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Correlation between clinical features of systemic lupus erythematosus and levels of antihistone antibodies of the IgG, IgA, and IgM isotypes.
  1. N R Gompertz,
  2. D A Isenberg,
  3. B M Turner
  1. Department of Anatomy, Medical School, Birmingham.

    Abstract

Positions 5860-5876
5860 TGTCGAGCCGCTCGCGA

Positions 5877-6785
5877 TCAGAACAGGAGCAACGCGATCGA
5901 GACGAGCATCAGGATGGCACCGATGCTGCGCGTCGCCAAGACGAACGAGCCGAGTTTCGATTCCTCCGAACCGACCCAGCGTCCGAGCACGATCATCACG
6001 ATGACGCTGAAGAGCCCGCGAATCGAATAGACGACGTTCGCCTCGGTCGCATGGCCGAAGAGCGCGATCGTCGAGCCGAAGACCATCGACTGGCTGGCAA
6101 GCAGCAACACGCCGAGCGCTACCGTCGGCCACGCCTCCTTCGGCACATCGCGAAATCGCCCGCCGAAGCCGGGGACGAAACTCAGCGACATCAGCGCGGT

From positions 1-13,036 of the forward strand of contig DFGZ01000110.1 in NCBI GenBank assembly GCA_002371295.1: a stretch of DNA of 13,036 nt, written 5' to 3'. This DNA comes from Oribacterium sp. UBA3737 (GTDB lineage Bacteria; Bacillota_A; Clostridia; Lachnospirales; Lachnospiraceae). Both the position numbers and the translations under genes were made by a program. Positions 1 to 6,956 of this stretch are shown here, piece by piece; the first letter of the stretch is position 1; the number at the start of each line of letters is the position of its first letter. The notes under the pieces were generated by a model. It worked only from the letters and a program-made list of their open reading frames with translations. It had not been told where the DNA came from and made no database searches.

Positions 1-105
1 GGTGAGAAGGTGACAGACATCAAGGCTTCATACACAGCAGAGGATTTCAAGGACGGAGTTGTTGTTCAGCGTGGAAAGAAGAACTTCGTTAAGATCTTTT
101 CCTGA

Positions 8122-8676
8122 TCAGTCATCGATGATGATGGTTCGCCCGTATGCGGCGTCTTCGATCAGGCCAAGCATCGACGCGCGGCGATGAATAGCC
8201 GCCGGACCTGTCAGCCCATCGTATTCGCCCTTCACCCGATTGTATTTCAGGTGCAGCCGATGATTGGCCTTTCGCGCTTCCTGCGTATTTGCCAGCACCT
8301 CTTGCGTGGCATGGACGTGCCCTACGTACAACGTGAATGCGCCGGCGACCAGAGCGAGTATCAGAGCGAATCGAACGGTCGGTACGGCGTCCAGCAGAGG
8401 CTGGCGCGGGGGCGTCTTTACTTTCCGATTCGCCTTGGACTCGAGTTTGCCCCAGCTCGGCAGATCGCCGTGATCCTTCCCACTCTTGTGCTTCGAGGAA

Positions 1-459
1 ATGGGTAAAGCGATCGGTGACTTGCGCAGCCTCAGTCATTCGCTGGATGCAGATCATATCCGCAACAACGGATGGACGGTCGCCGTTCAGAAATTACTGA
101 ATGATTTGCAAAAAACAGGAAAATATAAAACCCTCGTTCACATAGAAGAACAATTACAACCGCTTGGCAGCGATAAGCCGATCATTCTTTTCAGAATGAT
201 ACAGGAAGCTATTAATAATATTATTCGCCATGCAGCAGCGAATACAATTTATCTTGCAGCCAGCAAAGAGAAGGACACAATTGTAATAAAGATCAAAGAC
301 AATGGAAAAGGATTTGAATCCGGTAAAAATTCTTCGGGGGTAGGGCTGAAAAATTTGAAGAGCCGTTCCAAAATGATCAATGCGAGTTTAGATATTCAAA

An attempt was made to define the correlation between the clinical features of systemic lupus erythematosus and levels of circulating antihistone antibodies of the IgG, IgA, and IgM isotypes. Serum antibody levels were determined by enzyme linked immunosorbent assay (ELISA) on serial blood samples (n = 4) from 25 patients, representing five subgroups: (a) renal disease; (b) central nervous system disorders; (c) skin and joint disease only; (d) serositis; and (e) deep venous thrombosis with or without spontaneous abortion. The levels of antihistone antibodies of each isotype varied widely from patient to patient, but antibody levels in the four samples from each patient correlated closely. A close correlation between levels of IgG and IgA antihistone antibodies was found but there was no correlation between these isotypes and IgM antihistone antibodies. In individual patients no simple correlation between disease activity and antihistone antibody levels was established, but levels of antihistone antibodies of the IgG and IgA isotypes were significantly higher in those patients in whom the disease was consistently more active.

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